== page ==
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McNeese Website Documentation

Accessibility

Web Accessibility

What is Accessibility

The term accessibility is used throughout the website documentation to refer to making something available to people with disabilities. When working with web content, this means writing content in such a way that accessibility devices, such as screen-readers, are able to properly interpret the content. Accessibility does not stop at whether or not a person can see or not see the page, it also continues into other issues such as flickering screens. McNeese will follow the WCAG2-AA accessibility standard at minimum and strive for WCAG2-AAA. McNeese will also attempt to follow Section 508 when it is not superseded by WCAG2. McNeese strives to be on top of accessibility compliance and goes beyond Section 508 and WCAG2 by following the latest accessibility practices when possible.

There are users out there who have seizures triggered by flickering images and so accessibility compliant websites must not use flickering images of certain frequencies.

Detecting Issues

The accessibility scanners provided on this website are constantly being improved upon to provide a better accessibility experience by detecting and reporting accessibility problems. These scanners are more advanced than simple compliance tests and are designed to catch the real accessibility problems. That is, the context issues. A vast majority of these accessibility compliance issues require the user to be aware of the accessibility requirements and its appropriate usage context when writing content. This, however, does not mean all of the work falls solely onto the content editors and content reviewers. The McNeese website contains tools that help detect these problems and help prevent inaccessible content from being published on the web (see: Using & Managing Workflow documentation for details on publishing content). All content should have an accessibility tab on the far right side of the tab menu that is displayed only to users who are logged into the system. Navigating to this tab will bring the user to an accessibility information page where accessibility problems have been detected.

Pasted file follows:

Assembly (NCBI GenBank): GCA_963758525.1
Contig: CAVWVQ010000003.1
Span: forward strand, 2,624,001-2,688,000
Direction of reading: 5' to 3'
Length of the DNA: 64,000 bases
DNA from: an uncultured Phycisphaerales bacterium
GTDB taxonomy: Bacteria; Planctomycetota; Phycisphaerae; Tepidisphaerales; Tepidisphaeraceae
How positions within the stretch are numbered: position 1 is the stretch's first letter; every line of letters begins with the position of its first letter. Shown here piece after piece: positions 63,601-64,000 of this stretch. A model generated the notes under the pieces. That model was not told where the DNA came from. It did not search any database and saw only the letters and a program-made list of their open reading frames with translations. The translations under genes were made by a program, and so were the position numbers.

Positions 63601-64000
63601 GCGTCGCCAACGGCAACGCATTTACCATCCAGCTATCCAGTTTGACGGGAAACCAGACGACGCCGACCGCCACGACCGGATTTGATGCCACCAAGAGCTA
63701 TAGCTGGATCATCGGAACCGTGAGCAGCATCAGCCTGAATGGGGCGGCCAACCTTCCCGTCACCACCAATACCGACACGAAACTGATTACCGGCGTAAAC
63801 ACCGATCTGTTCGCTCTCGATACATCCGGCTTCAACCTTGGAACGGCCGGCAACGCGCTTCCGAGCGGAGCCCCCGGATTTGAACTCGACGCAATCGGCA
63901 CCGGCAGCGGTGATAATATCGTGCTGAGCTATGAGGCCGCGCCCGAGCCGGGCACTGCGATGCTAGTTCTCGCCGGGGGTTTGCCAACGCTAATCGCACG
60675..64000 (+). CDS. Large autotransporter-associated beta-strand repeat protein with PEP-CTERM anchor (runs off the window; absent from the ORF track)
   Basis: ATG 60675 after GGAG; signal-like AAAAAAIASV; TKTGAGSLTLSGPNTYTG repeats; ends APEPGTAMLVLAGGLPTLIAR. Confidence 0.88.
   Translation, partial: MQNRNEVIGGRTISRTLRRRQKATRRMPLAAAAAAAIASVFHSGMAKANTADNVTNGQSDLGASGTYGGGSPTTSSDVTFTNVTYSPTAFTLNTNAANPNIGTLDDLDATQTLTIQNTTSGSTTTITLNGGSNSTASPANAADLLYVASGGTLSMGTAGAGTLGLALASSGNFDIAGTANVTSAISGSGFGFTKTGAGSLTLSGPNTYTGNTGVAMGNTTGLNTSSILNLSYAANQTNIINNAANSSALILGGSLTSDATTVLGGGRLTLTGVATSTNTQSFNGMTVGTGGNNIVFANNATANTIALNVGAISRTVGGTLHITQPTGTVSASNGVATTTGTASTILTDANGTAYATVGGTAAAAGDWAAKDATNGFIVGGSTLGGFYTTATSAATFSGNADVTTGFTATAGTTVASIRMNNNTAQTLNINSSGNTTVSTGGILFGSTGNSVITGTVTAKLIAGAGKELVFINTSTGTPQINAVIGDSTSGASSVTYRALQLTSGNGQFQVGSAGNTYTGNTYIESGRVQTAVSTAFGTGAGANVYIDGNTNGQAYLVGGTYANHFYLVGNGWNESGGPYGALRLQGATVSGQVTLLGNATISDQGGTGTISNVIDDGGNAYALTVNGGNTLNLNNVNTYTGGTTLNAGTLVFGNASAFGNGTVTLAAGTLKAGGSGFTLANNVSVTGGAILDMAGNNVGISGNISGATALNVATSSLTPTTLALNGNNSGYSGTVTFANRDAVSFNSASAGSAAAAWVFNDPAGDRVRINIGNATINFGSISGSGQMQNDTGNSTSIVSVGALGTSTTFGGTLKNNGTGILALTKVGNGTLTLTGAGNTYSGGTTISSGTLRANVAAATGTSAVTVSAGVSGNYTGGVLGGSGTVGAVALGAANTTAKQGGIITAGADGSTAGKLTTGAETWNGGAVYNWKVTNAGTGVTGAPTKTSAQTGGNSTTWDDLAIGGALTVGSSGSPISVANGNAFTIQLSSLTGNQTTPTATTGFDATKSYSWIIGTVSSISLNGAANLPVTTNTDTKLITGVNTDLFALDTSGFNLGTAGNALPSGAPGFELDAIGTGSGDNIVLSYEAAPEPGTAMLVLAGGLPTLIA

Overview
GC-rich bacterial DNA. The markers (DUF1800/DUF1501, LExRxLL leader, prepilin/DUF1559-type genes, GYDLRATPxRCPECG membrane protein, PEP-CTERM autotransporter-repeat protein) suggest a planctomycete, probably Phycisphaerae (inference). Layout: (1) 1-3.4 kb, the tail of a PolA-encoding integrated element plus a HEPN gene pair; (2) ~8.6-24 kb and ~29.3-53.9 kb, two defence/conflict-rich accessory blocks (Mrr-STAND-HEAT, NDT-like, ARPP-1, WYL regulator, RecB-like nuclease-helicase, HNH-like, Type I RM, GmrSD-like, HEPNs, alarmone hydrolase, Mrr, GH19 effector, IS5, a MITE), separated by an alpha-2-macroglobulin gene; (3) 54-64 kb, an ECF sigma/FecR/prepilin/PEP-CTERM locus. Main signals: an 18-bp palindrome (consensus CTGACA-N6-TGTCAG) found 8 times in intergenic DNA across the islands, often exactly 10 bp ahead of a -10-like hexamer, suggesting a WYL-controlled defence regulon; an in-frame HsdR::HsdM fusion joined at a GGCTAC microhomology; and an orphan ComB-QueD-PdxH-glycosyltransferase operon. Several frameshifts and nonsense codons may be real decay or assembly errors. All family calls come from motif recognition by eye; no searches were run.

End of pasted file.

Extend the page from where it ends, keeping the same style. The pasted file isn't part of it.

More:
The accessibility validation results provided on the accessibility information page are broken down into three sections:
  1. Major Problems
  2. Minor Problems
  3. Suggestions

Major Problems

Major problems represent critical failures in accessibility compliance. These problems often refer to obvious misuses or abuses of the web language. Content that contains major accessibility issues will be blocked from being published.

Minor Problems

Minor problems represent simple failures in accessibility compliance. These problems need to be resolved, but they are not critical. Content that contains minor accessibility issues will not be blocked from being published, but their problems should still be resolved. These problems will eventually be reviewed and must eventually be addressed.

Suggestions

Suggestions represent possible failures in accessibility compliance. These problems tend to be so context-specific or context-sensitive that there is no good way to validate whether or not the content editor is violating an accessibility issue. The presence of suggestions do not mean that there is any accessibility violation, but instead mean that there might be an accessibility violation. All content editors should be aware of and understand these problems. Should any suggestion be reported, the content editor should review whether or not what they are violating an accessibility standard.

Accessibility statistics screenshot #1
Web Accessibility - Image 1

Accessibility for You